The investigation at FIFA has continued, with an announcement expected in December 2011 on the findings. The organization has set up a number of anti-corruption panels in response to the accusations (PA, 2011). Concerns remain, however, with British politicians calling for European nations to spearhead a full-scale change in FIFA's culture and the Australian government asking FIFA to refund its bid application as it "could not succeed because of corruption within" the organization (Cooper, 2011).

No matter the findings in December, the cloud of corruption will hang over the organization. FIFA still lacks basic accountability, and its leader Sepp Blatter is unwilling to accept any culpability for the corruption issue, or to re-hold the voting for the 2018 and 2022 World Cups. That he presided over this era of endemic corruption is bad enough, but it is reasonable to view with suspicion the manner in which his main rival for leadership of the organization was found guilty of corruption immediately before the leadership vote. The timing of the findings was certainly fortuitous for Mr. Blatter.

The FIFA scandal echoes similar scandals. The 2002 Winter Olympics in Salt Lake City was marred by scandal. Its organizations were accused of spending thousands of dollars on gifts, cash payments, health care benefits and real estate to win the votes of International Olympic Committee members (CNN, 1999). At those games, five figure skating judges were found to have colluded to award the gold medal to a Russian couple, and there is evidence that reforms have failed to curtail these unethical activities (Fisman, 2010). In international sports, vote-buying is a common form of corruption.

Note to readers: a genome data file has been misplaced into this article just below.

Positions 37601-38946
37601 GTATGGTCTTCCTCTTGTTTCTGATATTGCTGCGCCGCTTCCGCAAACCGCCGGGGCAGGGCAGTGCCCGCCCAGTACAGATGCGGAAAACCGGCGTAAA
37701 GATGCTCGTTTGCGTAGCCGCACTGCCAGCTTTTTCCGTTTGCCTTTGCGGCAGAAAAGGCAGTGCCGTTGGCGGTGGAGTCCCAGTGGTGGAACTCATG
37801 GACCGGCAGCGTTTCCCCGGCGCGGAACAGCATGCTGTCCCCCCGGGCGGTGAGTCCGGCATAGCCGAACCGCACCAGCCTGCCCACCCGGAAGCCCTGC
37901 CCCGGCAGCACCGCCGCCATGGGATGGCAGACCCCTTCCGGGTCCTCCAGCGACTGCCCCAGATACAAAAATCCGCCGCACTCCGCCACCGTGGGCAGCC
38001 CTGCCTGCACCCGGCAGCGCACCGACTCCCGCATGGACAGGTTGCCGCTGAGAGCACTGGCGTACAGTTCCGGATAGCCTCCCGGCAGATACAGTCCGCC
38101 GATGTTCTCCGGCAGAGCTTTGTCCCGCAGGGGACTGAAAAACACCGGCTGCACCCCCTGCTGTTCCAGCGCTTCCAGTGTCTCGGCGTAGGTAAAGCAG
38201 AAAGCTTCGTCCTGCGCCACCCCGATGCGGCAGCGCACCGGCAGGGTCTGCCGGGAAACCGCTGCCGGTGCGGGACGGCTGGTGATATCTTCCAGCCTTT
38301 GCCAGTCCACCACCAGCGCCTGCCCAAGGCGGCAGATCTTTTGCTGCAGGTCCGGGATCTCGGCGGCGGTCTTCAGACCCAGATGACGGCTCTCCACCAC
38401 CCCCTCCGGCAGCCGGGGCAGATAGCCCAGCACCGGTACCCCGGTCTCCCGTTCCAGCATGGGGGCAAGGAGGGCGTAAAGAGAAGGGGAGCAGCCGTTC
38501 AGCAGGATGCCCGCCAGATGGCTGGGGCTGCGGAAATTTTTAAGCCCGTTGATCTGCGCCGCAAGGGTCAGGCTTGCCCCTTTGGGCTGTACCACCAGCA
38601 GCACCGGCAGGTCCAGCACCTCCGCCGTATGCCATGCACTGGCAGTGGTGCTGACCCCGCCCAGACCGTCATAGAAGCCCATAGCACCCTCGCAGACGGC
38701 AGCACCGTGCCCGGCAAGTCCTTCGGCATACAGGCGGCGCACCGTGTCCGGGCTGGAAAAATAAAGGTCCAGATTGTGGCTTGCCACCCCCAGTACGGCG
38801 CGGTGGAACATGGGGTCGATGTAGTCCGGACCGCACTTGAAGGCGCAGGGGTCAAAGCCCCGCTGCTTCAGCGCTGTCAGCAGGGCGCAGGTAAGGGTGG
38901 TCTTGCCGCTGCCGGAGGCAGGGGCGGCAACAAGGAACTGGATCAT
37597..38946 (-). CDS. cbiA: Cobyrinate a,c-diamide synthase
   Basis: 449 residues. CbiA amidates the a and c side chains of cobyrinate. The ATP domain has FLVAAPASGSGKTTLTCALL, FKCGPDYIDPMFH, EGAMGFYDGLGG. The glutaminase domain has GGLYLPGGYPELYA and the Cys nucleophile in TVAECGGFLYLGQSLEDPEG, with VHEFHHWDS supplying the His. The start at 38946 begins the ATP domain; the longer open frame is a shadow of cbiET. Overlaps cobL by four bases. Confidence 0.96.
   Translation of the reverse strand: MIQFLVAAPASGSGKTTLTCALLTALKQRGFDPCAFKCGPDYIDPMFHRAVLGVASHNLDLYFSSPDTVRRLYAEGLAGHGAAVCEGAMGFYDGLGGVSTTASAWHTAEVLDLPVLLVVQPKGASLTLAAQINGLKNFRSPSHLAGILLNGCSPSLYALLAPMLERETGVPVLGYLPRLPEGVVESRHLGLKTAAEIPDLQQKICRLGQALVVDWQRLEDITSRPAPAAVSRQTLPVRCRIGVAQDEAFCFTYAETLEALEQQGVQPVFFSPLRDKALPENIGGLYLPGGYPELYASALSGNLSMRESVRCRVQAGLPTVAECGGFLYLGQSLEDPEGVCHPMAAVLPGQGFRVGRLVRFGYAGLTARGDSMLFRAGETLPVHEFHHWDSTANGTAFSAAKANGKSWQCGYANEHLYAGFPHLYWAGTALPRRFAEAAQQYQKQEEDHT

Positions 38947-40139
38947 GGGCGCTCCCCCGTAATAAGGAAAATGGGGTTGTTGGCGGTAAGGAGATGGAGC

The Nature of Corruption

The corruption watchdog group Transparency International defines corruption as "the abuse of entrusted power for private gain." From this simple definition a whole host of activities emerge, including bribery, kickbacks and embezzlement (Transparency International, 2011). In Western nations, which tend to have low levels of corruption and where it is understood that corruption is a drag on economic progress, any indication of corruption in international sport is viewed with revulsion. Yet in other nations, corruption is an ingrained part of life. International bodies like the FIFA and in particular the IOC are based on neoliberal philosophy, arguing that by bringing nations together a common set of cultural values -- positive ones -- can develop. Many aspects to today's international world system derive from this philosophy, including the United Nations, the World Trade Organization and the EU. Liberalism is also congruent with social contract theory, which argues that individuals engage in implicit social contracts that moderate behavior (Gaus & Courtland, 2010). Thus, to participate in an international system one engages not only is explicit contracts such as the FIFA code of ethics but implicit ones as well.